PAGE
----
Nearly one-in-four (23 percent) of public companies surveyed in a Chubb Public Company Risk Survey have been sued, but that may not be enough to make executives grasp the risk.
The Chubb survey found that despite the odds they may be facing, more than 80 percent of public company executives believe their directors will not be sued in the next 12 months.
“This general lack of concern is disconcerting especially in light of the fact that the directors and officers of nearly one in four (23%) of the public companies we surveyed already have been sued,” said Evan Rosenberg, senior vice president and global specialty lines manager for Chubb in a release.
Rosenberg said that corporate activities are increasing the risk. Mergers and acquisitions increased more than 14 percent last year and 62 percent of survey respondents said they had been involved in a merger, acquisition or restructuring in the last two years. “Despite a 90 percent chance that a company targeted for acquisition will be sued by its shareholders, the survey found that many companies are not fully prepared for managing the risks. More than one-quarter of companies (26%) do not have documented merger and acquisition protocols and have no plans to develop them in the next 12 months,” said a statement from the company.
“While M&A-related lawsuits may be covered by the company’s directors and officers liability policy, documented protocols may help improve the company’s defense in court or result in a lower settlement amount,” added Rosenberg.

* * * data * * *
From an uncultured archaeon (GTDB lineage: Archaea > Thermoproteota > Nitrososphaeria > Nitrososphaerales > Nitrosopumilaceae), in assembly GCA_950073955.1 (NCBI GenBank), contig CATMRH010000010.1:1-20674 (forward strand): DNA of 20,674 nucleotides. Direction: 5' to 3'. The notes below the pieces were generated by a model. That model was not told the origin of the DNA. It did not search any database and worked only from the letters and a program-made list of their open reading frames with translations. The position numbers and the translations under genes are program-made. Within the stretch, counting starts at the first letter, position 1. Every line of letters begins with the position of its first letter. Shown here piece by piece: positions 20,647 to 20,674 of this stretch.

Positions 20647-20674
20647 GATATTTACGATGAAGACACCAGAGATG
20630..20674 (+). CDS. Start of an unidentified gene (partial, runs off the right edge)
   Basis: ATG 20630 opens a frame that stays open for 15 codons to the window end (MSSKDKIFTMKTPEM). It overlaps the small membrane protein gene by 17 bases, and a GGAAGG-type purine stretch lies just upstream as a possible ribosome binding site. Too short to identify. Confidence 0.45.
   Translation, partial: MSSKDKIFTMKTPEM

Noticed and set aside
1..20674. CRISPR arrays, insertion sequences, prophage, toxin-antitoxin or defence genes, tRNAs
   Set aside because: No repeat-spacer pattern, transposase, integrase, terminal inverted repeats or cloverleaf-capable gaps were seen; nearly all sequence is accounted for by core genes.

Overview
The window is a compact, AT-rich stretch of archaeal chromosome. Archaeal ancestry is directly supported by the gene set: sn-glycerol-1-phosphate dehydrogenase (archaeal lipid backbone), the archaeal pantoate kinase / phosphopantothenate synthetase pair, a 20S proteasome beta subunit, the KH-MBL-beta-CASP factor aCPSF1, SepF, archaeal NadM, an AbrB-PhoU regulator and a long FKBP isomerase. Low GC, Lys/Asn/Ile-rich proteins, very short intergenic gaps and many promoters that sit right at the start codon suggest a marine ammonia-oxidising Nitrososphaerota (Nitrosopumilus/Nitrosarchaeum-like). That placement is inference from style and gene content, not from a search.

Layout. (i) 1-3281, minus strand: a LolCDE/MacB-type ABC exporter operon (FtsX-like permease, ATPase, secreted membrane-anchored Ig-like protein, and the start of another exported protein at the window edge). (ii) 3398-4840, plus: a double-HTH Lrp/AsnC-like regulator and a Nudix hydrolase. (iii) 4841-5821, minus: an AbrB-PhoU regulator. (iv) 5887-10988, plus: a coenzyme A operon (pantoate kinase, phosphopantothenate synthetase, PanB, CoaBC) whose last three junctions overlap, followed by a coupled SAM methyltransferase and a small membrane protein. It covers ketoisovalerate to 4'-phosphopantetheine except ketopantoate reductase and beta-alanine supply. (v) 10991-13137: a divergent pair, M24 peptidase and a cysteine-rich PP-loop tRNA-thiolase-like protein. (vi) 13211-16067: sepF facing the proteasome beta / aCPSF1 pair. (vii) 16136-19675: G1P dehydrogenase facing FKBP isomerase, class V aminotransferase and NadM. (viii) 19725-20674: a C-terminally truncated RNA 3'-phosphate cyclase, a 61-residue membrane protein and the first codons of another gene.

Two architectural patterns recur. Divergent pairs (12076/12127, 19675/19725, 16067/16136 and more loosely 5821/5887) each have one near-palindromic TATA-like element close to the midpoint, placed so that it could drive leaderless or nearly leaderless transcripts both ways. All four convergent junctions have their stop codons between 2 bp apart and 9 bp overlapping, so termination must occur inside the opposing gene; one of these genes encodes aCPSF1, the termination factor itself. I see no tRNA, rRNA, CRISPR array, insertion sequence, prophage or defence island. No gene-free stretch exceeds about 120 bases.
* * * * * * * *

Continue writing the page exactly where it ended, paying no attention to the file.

In the United States, executives are also paying attention to “more aggressive” enforcement of the Foreign Corrupt Practices Act (FCPA) in recent years by the U.S. Securities and Exchange Commission and the Department of Justice. The FCPA makes it illegal for companies to bribe or otherwise make payments to foreign officials or companies either directly or through third parties to obtain or retain business. Seventy-eight percent of respondents in the U.S. said they are not worried about an investigation due to an FCPA violation, even though such an investigation can cost a company millions of dollars and fines can levied.
“D&O policies can cover directors’ and officers’ defense costs for an alleged FCPA violation and fines for non-willful violations of the act,” said Rosenberg.
The Chubb Public Company Risk Survey was conducted by Pollara, an independent public opinion and market research firm. The firm conducted telephone interviews with decision makers at 145 public companies in the United States and Canada.
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